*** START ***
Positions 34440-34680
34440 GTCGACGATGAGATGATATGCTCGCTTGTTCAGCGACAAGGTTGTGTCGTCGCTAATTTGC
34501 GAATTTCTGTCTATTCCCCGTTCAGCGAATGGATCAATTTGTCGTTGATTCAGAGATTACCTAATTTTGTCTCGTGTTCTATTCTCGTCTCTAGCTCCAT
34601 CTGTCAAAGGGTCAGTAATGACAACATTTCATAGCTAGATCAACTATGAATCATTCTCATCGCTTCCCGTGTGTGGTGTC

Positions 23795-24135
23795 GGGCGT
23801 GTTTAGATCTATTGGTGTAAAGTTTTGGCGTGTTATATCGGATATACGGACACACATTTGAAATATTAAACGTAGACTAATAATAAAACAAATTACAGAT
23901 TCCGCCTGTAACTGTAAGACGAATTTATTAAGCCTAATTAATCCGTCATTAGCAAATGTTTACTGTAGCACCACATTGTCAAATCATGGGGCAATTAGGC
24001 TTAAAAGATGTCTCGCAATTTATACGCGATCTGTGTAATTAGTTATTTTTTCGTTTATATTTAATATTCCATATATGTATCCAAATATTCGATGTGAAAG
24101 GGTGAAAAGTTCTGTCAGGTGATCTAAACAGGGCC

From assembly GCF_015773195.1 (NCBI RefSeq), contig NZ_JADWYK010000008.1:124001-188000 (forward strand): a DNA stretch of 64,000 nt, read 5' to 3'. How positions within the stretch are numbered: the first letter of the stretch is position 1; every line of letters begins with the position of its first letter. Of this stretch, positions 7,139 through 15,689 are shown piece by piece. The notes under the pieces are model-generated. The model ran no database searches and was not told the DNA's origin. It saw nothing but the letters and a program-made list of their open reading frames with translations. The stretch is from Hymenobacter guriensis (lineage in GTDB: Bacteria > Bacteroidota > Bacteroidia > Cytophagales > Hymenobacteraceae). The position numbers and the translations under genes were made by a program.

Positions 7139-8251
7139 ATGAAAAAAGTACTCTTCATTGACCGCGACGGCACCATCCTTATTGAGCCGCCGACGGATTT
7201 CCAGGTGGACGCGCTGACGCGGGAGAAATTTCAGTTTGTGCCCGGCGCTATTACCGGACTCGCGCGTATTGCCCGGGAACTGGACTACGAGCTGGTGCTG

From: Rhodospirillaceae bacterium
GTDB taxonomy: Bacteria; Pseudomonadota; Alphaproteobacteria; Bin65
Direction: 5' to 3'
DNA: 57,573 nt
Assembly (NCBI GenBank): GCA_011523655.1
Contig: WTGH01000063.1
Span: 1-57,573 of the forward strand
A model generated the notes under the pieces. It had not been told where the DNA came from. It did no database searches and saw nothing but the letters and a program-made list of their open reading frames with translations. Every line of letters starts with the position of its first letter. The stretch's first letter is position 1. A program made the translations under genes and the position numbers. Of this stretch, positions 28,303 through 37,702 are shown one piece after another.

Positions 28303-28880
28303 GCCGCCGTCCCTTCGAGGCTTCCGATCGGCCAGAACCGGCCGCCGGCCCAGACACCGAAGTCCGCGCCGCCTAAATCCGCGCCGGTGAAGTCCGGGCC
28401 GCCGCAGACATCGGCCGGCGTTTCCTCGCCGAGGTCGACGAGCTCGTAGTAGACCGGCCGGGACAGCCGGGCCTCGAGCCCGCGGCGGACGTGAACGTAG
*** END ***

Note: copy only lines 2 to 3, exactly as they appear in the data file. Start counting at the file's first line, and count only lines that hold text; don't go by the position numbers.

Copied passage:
34440 GTCGACGATGAGATGATATGCTCGCTTGTTCAGCGACAAGGTTGTGTCGTCGCTAATTTGC
34501 GAATTTCTGTCTATTCCCCGTTCAGCGAATGGATCAATTTGTCGTTGATTCAGAGATTACCTAATTTTGTCTCGTGTTCTATTCTCGTCTCTAGCTCCAT